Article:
Female brokers have been more stressed than their male counterparts over the last year
Brokers are more stressed than ever with 68% experiencing a mental health issue in the last 12 months, compared with 57% last year, according to research by insurer Ecclesiastical.
This figure records the highest level of broker stress since specialist insurer Ecclesiastical launched its annual Broker Wellbeing Survey three years ago. The survey tracks stress levels by asking brokers to rate their stress from one to 10.
Polling 200 brokers between August and September 2021, this year’s survey revealed that in the past 12 months, the average broker stress rating has risen from 5.27 to 5.42.
Adrian Saunders, commercial director at Ecclesiastical, said: “This is the third annual Broker Wellbeing Survey and our research has found that brokers are under pressure more than ever.
”Heavy workloads and increasing demands from customers, along with the lingering impacts of the pandemic, are contributing to record stress and anxiety levels.
“Worryingly, brokers feel less able to report their concerns to their employers, with just two in five feeling comfortable talking to their manager. This is something that firms need to address promptly.”
The research was published ahead of World Mental Health Day on 10 October 2021.
Female brokers more stressed than males
The survey further found that average stress levels were higher at national brokers, but it also showed a correlation between stress and age.
For example, 18 to 35-year-olds reported lower stress levels over the last year than brokers aged between 46 and 55.
Meanwhile, female brokers were found to be more stressed than their male counterparts over the same reporting period, recording an average stress score of 6.33.
Overall, respondents said the biggest contributors to stress were heavy workloads (78%), customer demands (49%), dealing with regulation (45%), as well as the pressure to hit targets (41%).
Around 29% of brokers also cited Covid-19 as a major source of stress.
The survey found that 56% of brokers are now mainly working in the office, with 23% working from home. Only 21% of brokers are working flexibly between home and the office.
The top mental health issues cited by brokers participating in the survey were stress (61%), anxiety (41%) and feeling overwhelmed (36%). Around 14% of respondents suffer from depression too.
On the flipside, brokers are more confident at recognising the signs of poor mental health in themselves, with 92% of brokers being “quite” or “very confident” - this is up from previous years.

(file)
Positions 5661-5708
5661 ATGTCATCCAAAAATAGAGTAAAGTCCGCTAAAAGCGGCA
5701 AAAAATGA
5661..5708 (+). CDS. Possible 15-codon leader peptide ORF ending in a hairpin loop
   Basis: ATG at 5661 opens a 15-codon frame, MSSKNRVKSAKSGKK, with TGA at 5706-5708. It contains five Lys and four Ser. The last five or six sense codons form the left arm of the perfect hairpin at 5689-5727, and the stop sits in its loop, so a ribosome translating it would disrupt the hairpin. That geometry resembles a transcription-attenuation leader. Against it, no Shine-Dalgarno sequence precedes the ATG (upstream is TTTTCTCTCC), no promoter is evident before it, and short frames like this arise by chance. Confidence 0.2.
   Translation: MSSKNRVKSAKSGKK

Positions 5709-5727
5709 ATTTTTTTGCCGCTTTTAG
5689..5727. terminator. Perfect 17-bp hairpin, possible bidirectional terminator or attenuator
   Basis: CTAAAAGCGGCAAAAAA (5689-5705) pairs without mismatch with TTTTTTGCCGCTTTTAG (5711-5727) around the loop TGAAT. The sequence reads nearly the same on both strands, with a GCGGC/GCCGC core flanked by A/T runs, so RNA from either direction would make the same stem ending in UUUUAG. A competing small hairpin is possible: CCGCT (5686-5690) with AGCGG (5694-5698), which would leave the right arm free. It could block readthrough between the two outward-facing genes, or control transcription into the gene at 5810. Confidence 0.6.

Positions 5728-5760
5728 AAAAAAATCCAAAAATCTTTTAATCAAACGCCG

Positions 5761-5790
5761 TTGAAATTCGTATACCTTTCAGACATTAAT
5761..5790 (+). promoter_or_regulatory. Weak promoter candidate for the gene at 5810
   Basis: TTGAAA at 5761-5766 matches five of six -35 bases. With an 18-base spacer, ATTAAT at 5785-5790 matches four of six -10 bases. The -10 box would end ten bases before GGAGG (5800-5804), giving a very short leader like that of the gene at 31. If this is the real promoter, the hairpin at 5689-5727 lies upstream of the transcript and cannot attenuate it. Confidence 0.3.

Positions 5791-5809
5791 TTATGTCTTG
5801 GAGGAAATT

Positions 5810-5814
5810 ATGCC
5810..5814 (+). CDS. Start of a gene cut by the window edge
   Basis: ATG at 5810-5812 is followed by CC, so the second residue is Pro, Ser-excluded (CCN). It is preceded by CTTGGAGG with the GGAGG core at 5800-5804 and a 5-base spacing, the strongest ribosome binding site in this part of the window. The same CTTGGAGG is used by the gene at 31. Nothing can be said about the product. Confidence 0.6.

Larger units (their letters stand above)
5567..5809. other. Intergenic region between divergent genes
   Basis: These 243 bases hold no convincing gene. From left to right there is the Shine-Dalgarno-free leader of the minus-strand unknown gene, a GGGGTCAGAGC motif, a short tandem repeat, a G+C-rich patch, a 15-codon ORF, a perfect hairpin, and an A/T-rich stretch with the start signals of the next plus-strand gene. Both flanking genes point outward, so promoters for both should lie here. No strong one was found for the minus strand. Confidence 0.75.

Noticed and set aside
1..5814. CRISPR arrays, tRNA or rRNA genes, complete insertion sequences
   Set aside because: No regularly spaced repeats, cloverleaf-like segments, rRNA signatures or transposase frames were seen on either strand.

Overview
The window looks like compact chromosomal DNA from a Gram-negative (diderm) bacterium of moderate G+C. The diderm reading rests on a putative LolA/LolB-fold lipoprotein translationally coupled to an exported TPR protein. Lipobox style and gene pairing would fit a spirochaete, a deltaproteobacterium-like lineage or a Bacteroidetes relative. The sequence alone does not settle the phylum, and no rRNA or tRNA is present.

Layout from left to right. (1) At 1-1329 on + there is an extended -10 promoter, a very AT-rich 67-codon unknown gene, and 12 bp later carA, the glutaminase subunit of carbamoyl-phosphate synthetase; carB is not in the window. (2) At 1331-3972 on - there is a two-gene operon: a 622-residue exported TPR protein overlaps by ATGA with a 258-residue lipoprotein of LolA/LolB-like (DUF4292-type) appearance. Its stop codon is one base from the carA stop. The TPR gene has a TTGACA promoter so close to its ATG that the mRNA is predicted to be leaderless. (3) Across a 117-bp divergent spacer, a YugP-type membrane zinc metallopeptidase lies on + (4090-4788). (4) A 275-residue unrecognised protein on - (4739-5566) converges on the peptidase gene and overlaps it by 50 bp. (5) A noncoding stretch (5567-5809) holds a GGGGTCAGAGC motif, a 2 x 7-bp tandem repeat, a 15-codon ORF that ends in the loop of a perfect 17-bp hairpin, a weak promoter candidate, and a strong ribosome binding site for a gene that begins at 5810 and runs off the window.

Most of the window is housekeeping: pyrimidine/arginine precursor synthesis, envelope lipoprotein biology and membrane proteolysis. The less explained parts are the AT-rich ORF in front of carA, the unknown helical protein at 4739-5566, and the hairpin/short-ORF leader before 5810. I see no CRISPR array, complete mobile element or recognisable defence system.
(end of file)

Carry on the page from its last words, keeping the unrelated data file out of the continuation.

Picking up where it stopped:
The same percentage of brokers also believe they have the tools to deal with stress.
Despite brokers’ understanding of mental health falling from last year’s score of 5.36 to 5.13, overall awareness of mental health issues is at its highest level, with an average score of 5.84 out of 10 - up from 5.81 last year and 5.7 in 2019.
But brokers are taking less time off, with just 4% of respondents who have experienced mental health issues in the past 12 months taking time off work.
Only 44% felt able to report their mental health issues to their employer - this figure has declined steeply from 74% in 2019 and 56% last year.
While 77% of brokers said their organisation is supportive of people with mental health issues, only 43% feel comfortable talking to their manager.
Saunders added: “Awareness of mental health is improving and firms are introducing a range of wellbeing initiatives.”
Nearly three-quarters of brokers have introduced wellbeing initiatives in the workplace to support staff, with a third of respondents adding that the Covid-19 pandemic has improved their employer’s approach to staff wellbeing.
Flexible working was the most popular wellbeing initiative (45%) among brokers, followed by confidential helplines (34%), counselling support (28%), mental health awareness training for staff (28%) and managers (25%), as well as utilising mindfulness techniques (20%).
One in 10 broker firms have introduced yoga to support colleagues with their mental health.
Ecclesiastical aims to support its brokers by offering them mental health first aid training. The insurer’s management team is also participating in this, to better assist its teams.
This year, Ecclesiastical also teamed up with Mental Health in Business, to provide support and guidance on how to best manage stress and build resilience - the pair hosted a series of webinars to support brokers with these topics.